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Privacy Courtesy of an Internet Police State? Thanks but No Thanks

Privacy Courtesy of an Internet Police State? Thanks but No Thanks

While the objective of anti-tracking legislation would be similar to that of the Do Not Call List, those seeking to apply this model to the Internet seem to be ignoring two important facts: 1) This is not 2003, and 2) Monitoring telephone calls is a lot easier than keeping tabs on Internet traffic. In fact, one of the things the Congressional hearings on this matter revealed is there currently is no reliable way of ensuring compliance with a do-not-track law.

We've been hearing a lot lately from people who think it's time to start policing the Internet.

Last week, the U.S. Congress began holding hearings to determine whether it should outlaw the practice of tracking Internet users' browsing habits. Meanwhile, the European Union started exploring the possibility of trying to make Google change its method of delivering search results.

The people leading most efforts to put legal curbs on Internet-based businesses profess to be to be acting out of a desire to protect consumers. They want to shield us from the evils of cyberspace -- all those trackers lurking in the background of websites, waiting for just the right moment to feed us ads for things we shouldn't be buying.

As a frequent Internet user, I'm glad to know that someone has my back. However, I question the wisdom of trying to turn the Internet into a police state, primarily because I don't think it's possible to regulate the Internet in a way that would benefit the average user.

Consider the prospect of prohibiting the tracking of users' browsing habits. The current suggested method for doing that for doing that is to create something called a "Do Not Track List." Not surprisingly, this proposal has been likened to the law passed in 2003 that allows consumers to stop telemarketers from intruding on their quiet time simply by signing up to have their phone number placed in a National Do Not Call Registry.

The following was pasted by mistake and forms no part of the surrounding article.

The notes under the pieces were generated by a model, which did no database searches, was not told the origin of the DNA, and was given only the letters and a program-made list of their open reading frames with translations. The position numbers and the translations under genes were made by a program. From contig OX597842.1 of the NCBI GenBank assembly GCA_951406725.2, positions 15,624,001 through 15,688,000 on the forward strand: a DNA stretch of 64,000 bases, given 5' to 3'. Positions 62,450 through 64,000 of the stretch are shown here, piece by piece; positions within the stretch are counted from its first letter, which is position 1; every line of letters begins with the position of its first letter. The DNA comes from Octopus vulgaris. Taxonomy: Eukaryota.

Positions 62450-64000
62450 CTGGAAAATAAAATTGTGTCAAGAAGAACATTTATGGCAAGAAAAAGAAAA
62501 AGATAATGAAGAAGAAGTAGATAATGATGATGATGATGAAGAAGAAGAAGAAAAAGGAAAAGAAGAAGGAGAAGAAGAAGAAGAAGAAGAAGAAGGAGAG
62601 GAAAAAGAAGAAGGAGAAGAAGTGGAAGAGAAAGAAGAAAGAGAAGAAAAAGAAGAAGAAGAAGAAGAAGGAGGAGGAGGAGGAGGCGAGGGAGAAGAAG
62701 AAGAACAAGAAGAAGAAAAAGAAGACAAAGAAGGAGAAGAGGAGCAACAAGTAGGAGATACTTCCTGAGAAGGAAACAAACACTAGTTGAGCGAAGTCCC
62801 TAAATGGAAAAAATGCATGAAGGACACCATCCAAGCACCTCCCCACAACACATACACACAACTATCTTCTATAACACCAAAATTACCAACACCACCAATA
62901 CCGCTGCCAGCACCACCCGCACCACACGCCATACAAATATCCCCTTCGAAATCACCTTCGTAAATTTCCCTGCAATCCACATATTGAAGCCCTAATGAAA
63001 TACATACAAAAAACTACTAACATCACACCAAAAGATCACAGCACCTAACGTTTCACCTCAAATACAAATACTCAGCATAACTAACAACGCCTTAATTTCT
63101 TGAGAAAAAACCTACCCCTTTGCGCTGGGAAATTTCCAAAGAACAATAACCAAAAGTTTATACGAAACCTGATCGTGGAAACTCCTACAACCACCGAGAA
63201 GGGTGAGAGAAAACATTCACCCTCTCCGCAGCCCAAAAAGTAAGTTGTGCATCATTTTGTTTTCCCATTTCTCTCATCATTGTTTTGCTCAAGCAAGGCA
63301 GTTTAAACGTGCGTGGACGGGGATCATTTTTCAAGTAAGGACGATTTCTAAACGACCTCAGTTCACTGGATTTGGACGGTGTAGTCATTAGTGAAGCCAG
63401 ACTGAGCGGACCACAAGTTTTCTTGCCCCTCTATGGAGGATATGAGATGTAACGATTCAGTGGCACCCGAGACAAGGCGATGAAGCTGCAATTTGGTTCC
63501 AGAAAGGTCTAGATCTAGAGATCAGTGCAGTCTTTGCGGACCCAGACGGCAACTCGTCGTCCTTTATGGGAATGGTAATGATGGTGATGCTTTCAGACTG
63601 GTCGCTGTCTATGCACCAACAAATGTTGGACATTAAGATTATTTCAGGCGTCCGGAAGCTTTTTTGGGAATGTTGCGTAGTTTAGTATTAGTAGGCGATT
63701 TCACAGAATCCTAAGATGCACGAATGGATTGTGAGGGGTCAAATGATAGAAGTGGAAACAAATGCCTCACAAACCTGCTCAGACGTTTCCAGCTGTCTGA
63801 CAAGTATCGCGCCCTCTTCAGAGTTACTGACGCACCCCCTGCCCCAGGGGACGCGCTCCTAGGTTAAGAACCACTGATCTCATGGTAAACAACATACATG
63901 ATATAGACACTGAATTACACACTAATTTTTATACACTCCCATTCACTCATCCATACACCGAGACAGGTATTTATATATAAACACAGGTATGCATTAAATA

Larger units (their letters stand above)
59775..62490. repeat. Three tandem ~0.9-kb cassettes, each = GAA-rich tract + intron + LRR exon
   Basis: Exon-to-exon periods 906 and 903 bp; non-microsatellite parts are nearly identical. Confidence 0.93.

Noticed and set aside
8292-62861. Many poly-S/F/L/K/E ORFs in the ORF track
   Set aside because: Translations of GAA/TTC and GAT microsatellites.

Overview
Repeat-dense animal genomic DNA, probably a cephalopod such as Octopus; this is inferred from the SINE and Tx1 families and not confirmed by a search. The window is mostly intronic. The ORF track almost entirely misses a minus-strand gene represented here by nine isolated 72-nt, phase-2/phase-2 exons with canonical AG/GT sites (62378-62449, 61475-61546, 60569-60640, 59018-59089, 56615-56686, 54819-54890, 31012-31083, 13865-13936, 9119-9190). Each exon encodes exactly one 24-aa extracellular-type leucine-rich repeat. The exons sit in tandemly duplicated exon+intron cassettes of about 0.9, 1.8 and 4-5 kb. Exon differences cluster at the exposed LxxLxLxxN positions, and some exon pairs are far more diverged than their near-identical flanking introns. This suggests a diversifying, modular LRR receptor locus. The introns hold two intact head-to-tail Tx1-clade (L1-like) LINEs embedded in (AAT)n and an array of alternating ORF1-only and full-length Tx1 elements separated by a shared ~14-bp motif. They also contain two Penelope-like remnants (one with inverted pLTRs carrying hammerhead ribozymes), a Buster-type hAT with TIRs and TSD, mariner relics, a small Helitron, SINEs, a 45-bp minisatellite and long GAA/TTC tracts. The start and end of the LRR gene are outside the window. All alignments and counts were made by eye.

That law has worked well for consumers. I signed up for the list, and now the only time I'm bothered by unwelcome telephone solicitations is during political campaign season. (How those calls got exempted from the ban is a subject for another column.)

No Way to Ensure Compliance

While the objective of anti-tracking legislation would be similar to that of the Do Not Call List -- to protect consumers from what at least are perceived be to unwelcome intrusions -- those seeking to apply this model to the Internet seem to be ignoring two important facts: 1) This is not 2003, and 2) Monitoring telephone calls is a lot easier than keeping tabs on Internet traffic.

In fact, one of the things the Congressional hearings on this matter revealed is there currently is no reliable way of ensuring compliance with a do-not-track law. The most plausible approach seems to be a method developed by a Stanford University research team that calls for embedding a header in your Web browser that transmits a signal telling all the sites that you visit that you don't want to be tracked.